Scott Boras: Prince Fielder's Fate In Ownership's Hands Now

I love Scott Boras. Seriously. Can you imagine how boring the world would be without him? Scott Boras is the Joseph Smith, the L. Ron Hubbard, the Charles Ponzi, the Kevin Trudeau, the Sergeant Bilko, the Harry Mudd of Our National Pastime. There's never been anyone quite like him, and might never be again. Scott Boras is more interesting than Arliss Michaels and Jerry Maguire and Ari Gold all rolled into one.

Scott Boras is Prince Fielder's agent. Fielder is the only superstar who's still available on the open market right now. All the rest have signed. All the rest signed weeks ago. So why is Fielder still available?

Because he's just that incredible. He transcends hitting (let alone fielding, and running). Fielder is so incredible that he, among all the other free agents available this winter, demands the attention of ownership.

Really. Here's just a sampling of Boras's explanation, via Ken Rosenthal:

Boras described the process of educating owners on Fielder — and introducing Fielder to those owners — as "time-consuming."

--snip--

"You absolutely see two factors with superstar sluggers — they bring retention value and attraction value. Retention value — look at (Rickie) Weeks, (Corey) Hart, (Yovani) Gallardo. They all stayed in Milwaukee. When you have that guy in the middle of the lineup, it’s, ‘Oh yeah, I want to play with him.’ Jeff Kent won an MVP hitting behind Barry Bonds. Ryan Braun won an MVP hitting in front of Fielder. That’s the modality.

". . . (A player like Fielder) gets you the (local) TV contract, he gets you a higher franchise value, your attendance goes up . . . These players pay for themselves. They make you a lot of money. Owners understand that. They reach out to you. Prince is not in any way a normal free agent. Owners will move players off their teams that already occupy positions to get him. Even though they have a player at the position, this is the move to bring in a franchise player."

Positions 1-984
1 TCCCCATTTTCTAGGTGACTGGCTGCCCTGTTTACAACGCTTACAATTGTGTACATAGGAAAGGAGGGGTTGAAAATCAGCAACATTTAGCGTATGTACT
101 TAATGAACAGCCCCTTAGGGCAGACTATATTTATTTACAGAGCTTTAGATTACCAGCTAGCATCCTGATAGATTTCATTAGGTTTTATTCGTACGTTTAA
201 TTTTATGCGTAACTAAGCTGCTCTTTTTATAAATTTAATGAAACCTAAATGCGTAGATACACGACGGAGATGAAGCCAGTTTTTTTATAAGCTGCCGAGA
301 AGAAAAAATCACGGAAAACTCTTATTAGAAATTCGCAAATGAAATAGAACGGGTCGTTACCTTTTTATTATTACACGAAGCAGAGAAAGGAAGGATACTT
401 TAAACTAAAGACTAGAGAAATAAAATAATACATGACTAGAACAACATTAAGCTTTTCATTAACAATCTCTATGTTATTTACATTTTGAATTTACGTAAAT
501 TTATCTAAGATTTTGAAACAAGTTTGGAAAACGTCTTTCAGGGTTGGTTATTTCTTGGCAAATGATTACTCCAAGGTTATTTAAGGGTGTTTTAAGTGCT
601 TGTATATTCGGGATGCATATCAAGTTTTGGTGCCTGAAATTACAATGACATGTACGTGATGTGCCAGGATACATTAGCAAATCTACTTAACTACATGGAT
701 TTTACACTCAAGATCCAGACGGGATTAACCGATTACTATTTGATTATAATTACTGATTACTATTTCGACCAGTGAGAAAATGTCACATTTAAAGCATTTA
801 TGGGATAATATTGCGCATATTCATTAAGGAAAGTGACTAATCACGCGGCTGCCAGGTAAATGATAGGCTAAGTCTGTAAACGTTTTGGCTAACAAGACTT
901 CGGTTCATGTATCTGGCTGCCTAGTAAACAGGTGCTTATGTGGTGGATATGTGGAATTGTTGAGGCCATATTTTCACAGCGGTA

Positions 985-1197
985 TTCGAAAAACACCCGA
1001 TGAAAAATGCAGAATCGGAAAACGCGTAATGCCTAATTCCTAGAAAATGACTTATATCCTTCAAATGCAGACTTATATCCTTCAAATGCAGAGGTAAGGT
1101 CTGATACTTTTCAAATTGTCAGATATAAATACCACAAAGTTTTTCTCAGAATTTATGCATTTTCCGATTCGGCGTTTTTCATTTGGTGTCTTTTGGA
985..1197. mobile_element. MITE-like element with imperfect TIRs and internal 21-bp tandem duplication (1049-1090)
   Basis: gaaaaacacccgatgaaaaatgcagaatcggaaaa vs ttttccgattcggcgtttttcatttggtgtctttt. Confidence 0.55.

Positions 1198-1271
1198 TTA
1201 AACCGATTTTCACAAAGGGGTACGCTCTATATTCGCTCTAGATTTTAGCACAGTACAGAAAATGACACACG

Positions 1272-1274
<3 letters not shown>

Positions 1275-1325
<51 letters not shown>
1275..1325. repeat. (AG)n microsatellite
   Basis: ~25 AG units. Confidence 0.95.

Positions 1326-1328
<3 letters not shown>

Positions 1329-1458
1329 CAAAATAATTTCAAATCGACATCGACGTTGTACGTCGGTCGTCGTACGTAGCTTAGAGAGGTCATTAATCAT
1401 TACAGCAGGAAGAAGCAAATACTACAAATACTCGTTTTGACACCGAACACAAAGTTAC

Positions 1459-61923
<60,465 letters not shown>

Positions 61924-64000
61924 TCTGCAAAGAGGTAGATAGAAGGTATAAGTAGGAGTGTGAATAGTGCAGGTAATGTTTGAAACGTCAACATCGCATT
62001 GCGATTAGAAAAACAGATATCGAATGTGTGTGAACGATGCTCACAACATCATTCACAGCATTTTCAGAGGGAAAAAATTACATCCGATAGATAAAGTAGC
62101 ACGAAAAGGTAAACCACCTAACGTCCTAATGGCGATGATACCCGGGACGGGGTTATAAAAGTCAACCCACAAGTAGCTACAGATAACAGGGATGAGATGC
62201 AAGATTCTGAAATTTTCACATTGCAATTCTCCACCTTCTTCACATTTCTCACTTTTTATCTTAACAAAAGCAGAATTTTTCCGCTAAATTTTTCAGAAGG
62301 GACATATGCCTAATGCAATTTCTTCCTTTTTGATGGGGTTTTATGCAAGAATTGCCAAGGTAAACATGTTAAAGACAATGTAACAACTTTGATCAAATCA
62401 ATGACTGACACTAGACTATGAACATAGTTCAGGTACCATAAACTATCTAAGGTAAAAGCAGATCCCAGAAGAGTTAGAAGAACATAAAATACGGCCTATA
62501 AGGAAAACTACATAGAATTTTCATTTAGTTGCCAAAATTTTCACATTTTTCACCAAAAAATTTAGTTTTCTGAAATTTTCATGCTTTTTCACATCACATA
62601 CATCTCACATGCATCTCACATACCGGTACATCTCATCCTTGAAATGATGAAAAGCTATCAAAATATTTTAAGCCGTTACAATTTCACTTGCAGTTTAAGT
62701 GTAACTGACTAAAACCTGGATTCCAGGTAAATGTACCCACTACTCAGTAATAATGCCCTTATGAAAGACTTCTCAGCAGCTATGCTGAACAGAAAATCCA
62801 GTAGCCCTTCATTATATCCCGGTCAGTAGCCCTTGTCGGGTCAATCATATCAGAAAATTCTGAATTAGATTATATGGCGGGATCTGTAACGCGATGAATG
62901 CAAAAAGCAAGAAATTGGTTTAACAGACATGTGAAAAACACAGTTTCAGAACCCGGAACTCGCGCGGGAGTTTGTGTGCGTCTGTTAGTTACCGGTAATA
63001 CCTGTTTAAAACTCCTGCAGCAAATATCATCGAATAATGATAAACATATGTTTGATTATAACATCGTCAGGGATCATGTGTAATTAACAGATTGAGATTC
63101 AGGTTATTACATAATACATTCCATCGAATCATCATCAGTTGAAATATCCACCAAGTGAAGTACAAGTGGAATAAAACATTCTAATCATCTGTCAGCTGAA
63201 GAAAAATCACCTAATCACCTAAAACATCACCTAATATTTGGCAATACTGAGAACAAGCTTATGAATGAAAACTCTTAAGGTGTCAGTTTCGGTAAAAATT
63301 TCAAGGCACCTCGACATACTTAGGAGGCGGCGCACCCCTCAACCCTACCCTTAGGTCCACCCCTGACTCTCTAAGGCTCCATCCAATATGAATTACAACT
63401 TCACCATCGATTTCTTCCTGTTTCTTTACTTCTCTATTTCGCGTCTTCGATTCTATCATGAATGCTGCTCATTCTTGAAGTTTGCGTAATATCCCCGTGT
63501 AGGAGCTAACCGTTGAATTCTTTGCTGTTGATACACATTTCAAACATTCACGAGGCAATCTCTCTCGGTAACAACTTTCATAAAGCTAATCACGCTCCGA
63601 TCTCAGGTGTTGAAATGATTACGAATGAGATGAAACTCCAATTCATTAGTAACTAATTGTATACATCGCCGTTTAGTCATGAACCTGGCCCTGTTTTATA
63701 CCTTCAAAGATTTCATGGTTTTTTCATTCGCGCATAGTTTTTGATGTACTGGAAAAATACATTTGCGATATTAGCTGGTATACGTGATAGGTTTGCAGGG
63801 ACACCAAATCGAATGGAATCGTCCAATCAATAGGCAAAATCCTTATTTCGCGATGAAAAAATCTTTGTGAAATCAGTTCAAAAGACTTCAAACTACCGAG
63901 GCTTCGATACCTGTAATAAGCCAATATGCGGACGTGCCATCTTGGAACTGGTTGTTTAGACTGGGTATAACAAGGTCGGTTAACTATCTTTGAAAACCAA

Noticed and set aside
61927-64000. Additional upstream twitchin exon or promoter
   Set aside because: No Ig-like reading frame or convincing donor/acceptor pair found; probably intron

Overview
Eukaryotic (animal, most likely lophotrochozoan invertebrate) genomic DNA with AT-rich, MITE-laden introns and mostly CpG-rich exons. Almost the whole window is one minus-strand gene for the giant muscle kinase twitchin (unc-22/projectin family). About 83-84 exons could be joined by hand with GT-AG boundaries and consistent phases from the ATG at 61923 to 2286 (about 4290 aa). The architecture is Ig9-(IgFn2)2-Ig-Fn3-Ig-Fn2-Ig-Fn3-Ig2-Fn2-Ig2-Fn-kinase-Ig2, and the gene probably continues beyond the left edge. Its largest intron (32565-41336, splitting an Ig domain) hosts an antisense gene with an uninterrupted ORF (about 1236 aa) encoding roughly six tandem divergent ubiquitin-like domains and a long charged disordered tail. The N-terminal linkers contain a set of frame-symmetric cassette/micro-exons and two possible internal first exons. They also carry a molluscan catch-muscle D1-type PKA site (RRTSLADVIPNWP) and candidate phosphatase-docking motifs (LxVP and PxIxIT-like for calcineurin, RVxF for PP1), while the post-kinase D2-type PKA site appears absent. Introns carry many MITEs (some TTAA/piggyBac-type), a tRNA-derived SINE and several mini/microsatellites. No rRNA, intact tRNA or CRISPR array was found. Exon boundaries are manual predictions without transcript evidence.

--snip--

"The man in the batter’s box and the man in the locker room are two very different people. The man in the locker room is an ambassador, a very sincere and understanding man. In the batter’s box, he is out there, literally uncaged.

"Having that light switch is a very special thing for an athlete. To be able to control your emotions, do all the things required of a franchise player . . . of all the superstars I’ve been around, psychologically he’s the best that I have seen."

Let's be clear about this ... Boras is arguing that Fielder, even beyond his considerable value on the field, as a hitter -- is also valuable because his presence a) makes it easier to keep other players, and b) leads to an increase in attendance and (presumably) TV ratings, and thus increases revenues in the long term.

How much are those things worth? I don't know if even Scott Boras would attempt to come up with a number. Better, perhaps, to let prospective suitors use their imaginations. Prince Fielder was worth roughly $25 million on the field last season. The other stuff is worth ... what? Maybe $5 million per season? That would get Fielder to $30 million, a figure I'm sure would thrill both agent and client.

Fielder probably isn't going to actually make that much, but it's really not so difficult to argue that he was worth that much in 2011. Especially if you factor in the Brewers' postseason run.

Here is Boras's problem, though: Fielder has not been consistent.

Here are his values -- as usual, according to FanGraphs -- over the last four seasons:

$21 million
$8 million
$29 million
$14 million
$25 million

His average value over the last five seasons: $20 million.

Which remains a considerable sum. Toss in the "retention and attraction" value, and maybe you can push the big slugger's value to $25 million per season. Which is probably Boras's actual target. Or something close.

I still don't think he'll get that much. Not with that body. My guess: six years and $122 million. Give or take a year and $20 million. But who's counting, anyway.

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